That could and should be considered about the work of all artists.
Newtown Square, Pa.
May 20, 2009
Re Steve Cohen’s review of EgoPo’s Bluebird—
He could not have missed the mark farther with this review. This show is a highly ill conceived, underdeveloped and overly long production.
Who else takes this kind of time and care to prepare? Many, many other companies in the region. And unlike EgoPo, they don’t prey on young talent that is willing to be paid far less than their creative worth.
This production didn’t remotely fill the space of the Mandell Theatre except for a precious few interesting scenes. Most of the time the underwhelming design elements made so much noise being put into place that it actually made the performers hard to hear. Once in place, scenes were static and clearly under-directed.
If this is what Broad Street Review thinks of as the best theater of the region, I’m looking elsewhere for criticism.
May 21, 2009
Sarah Palin and beauty queens
Re “Jade Simmons: Life after Miss America”—
I found Maria Thompson Corley’s cheap shot at Sarah Palin to be petty and lacking in class. There are probably very few former beauty contestants as accomplished as Sarah Palin. Corley let her own partisan bias blemish what would have otherwise been a decent piece.
May 18, 2009
Maria Thompson Corley replies: It’s somewhat prejudicial to assume that very few former beauty contestants are as accomplished as Sarah Palin. I suppose that depends on your standards of accomplishment—if you consider being elected to be the zenith, then at least in this country, perhaps you are correct. It’s those kinds of assumptions that Jade Simmons referred to as a two-edged sword: the idea that by entering a pageant, you show yourself to be probably less intelligent than most women and/or lacking in depth.
Also, there are a number of people in this country whose partisan bias is the whole point of their fame (Rush Limbaugh, Keith Olbermann and Sean Hannity, to name just three). I think that we all have partisan bias. Generally, it’s when someone displays a bias contrary to ours that we find partisan bias to be offensive.
You are certainly correct in one respect: the comment was unnecessary. And by most measures, Sarah Palin is a very successful woman, whether or not I agree with her political choices.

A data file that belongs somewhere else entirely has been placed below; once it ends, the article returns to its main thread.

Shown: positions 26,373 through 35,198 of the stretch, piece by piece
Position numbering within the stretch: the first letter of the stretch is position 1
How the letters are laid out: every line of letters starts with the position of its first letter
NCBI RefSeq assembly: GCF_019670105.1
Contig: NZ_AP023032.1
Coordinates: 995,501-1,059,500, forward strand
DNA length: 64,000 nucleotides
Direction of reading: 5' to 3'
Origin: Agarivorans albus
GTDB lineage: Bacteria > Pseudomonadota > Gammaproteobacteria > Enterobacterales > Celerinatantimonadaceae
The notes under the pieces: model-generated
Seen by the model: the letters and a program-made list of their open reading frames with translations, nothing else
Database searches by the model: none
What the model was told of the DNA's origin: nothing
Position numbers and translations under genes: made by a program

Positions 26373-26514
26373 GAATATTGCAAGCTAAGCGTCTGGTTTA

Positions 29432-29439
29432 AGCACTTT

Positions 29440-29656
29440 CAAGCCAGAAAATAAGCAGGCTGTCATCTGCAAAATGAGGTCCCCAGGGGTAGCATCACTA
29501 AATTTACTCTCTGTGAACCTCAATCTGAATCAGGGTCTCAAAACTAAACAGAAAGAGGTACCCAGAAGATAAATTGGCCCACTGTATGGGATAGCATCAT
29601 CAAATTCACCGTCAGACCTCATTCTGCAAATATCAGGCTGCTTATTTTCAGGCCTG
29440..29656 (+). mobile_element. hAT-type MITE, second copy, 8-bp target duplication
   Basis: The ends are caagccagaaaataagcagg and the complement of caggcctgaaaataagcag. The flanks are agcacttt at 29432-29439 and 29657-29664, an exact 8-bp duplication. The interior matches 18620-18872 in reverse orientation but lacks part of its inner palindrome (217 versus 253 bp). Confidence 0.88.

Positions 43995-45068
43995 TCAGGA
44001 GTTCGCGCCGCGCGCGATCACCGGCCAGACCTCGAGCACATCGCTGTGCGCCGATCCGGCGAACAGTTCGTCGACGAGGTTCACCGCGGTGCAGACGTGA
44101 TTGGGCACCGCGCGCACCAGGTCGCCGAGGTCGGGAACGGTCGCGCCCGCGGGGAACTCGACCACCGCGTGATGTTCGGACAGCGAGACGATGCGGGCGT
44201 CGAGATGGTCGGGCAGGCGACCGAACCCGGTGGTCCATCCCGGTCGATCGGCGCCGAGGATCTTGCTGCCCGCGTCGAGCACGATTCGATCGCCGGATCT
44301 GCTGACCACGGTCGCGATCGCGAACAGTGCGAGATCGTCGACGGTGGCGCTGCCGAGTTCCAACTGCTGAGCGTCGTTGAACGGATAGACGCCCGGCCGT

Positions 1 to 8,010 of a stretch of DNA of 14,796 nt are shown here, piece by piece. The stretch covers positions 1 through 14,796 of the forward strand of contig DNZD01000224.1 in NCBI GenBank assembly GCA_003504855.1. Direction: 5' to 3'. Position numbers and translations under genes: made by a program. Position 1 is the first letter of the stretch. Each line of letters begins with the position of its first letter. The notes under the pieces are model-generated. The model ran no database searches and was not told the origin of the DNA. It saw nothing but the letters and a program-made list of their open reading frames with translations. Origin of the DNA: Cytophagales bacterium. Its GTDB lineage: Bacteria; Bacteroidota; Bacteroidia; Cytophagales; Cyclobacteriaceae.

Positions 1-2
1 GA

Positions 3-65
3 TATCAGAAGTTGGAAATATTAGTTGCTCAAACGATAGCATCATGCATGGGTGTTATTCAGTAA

Rich Strock replies: I made my assumption that Sarah Palin is probably more accomplished than most beauty contestants on my belief that she is more accomplished than most people in general. This was not meant as a slight on beauty contestants. In fact, I would be inclined to believe that most contestants are probably quite successful, no matter how you gauge success.
I was referring to Governor Palin’s accomplishments in office as evidenced by her high approval rating among her constituents. No matter how we judge success, I don’t think it serves anyone to try to diminish that of others. We all have our biases. How we express them can either raise or lower the level of discord.
Typically, I wouldn’t bother to comment on jokes about politicians, but Sarah Palin and her family have been dumped on so much during and since the election that I felt compelled to defend her.
Maria Thompson Corley replies: Beauty contests are, by definition, superficial. Jade and I discussed this, although that part of our talk didn’t get into my article— the idea that Miss America is meant to be about more than beauty, and yet there’s a swimsuit competition, so how much depth does it have?
As for your leaping to Sarah Palin’s defense: I’m so glad to see that chivalry isn’t dead.